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321run

New member
I live in Norway, and I dont know how to avoid taxes here. Norway charges up to 22% in tax!!

I really need help!
 

lopez007

New member
How much crypto we are talking about?

You might try cashing out via localbitcoins.com (which allows you to exchange fiat/crypto with face-2-face without regulations).
 

Hegemon

Mentor Group Gold
@travelES . If the cryptos have been acquired while he was in Norway he has to exit tax them

"You will always be tax resident in Norway in the year in which you move abroad and the three following income years if you have lived in Norway for ten years or more before the income year in which you take up permanent residency abroad."

Those 10 years count from when you were born or after you become of legal age?
If you are a minor, are you a tax resident? So if OP is younger than 28, does he really have to?
 

CaptK

Nominee Company Bank Account Real Estate Passport
Mentor Group Gold
All the Nordic countries are dangerous when it comes to tax. I would leave to start fresh but it's a risk with the 3 year tax hangover.

If OP wants to stay in the country then there is no way round it. He will have to pay the 22% which is actually quite reasonable compared to the UK @ 40%.
 

lowprofiler

New member
Try Denmark. You will have to pay 53% !!!! Pay those 22% or withdraw them by different services like localbitcoin, privately etc. If you want to "enter" the system and law, you will have to pay those 22% - thats cheap man!
 

Cyrex

Mentor Group Gold
Try Denmark. You will have to pay 53% !!!! Pay those 22% or withdraw them by different services like localbitcoin, privately etc. If you want to "enter" the system and law, you will have to pay those 22% - thats cheap man!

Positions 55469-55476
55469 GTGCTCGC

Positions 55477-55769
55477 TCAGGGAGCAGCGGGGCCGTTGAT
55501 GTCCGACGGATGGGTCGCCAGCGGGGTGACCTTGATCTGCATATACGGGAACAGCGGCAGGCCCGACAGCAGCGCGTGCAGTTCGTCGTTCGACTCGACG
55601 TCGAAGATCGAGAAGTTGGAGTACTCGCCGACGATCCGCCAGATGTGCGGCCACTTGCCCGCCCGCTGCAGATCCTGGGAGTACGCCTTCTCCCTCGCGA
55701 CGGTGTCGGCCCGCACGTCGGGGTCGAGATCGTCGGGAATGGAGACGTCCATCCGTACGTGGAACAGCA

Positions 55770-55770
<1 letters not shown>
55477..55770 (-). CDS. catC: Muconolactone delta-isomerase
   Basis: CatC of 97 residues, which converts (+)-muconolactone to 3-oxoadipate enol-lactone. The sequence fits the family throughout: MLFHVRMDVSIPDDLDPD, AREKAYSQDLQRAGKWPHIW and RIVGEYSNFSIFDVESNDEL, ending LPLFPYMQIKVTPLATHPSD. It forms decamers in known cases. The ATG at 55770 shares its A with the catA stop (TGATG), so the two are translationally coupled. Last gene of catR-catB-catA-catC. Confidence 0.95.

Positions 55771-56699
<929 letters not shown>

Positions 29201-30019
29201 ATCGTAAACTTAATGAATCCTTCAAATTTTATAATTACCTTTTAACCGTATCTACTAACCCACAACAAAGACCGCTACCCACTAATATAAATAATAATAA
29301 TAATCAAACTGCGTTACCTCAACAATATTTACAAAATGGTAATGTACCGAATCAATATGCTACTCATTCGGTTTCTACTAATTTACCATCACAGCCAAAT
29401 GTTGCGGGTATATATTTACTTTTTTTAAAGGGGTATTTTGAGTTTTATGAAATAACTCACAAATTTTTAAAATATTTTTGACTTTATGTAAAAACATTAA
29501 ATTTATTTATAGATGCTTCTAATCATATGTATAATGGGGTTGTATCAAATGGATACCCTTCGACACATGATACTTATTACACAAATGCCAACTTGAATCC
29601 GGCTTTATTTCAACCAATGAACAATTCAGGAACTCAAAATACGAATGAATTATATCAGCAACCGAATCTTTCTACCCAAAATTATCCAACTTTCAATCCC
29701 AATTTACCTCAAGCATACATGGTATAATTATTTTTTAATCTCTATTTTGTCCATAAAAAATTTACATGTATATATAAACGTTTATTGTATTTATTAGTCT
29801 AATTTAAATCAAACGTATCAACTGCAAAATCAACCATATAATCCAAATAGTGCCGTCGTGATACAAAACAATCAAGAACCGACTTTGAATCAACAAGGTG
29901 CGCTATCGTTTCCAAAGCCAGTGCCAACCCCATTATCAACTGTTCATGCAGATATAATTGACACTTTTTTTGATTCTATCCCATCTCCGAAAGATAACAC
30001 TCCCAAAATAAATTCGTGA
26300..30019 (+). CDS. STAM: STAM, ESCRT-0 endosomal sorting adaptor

Come to germany, in worst case you will pay up to 60 % with obligatory insurance. :)
 

GrumpyGladiator

New member
I live in Norway, and I dont know how to avoid taxes here. Norway charges up to 22% in tax!!

I really need help!
I don't suggest avoiding tax but I totally, totally understand the waking nightmare that is accounting paperwork.

I suggest:
- don't cash out yet. Look into stablecoins, even if they are a bit risky
- get an accountant to help you simplify everything
- have a look at TaxBit: The #1 Cryptocurrency Tax Software

Tax authorities are the most powerful entity in any country. They will follow you to the ends of the earth. 22% is a cakewalk worth paying for to put the fear of jail behind you.

Good luck finding an accountant in Norway. Maybe a specialist serving financial traders might be a good place to start. I don't know the specifics of Norway.

Try posting the question on a Norwiegan website aimed at professional stocks and shares traders, maybe?
 

Gamblord

New member
22% is actually pretty darn good for a high tax country. Most western countries are 26% for capital gains and others will just treat it like income so 50-55%.

also stable coins do not do anything helpful for tax. Selling your crypto to stable coins is a taxable event and if you do this on a fiat exchange it will most likely be reported to your tax authority. Stable coins are just there to lock in your gains and I wouldn't trust USDT. There are ones like PAX, USDC, BUSD that seem more trust worthy.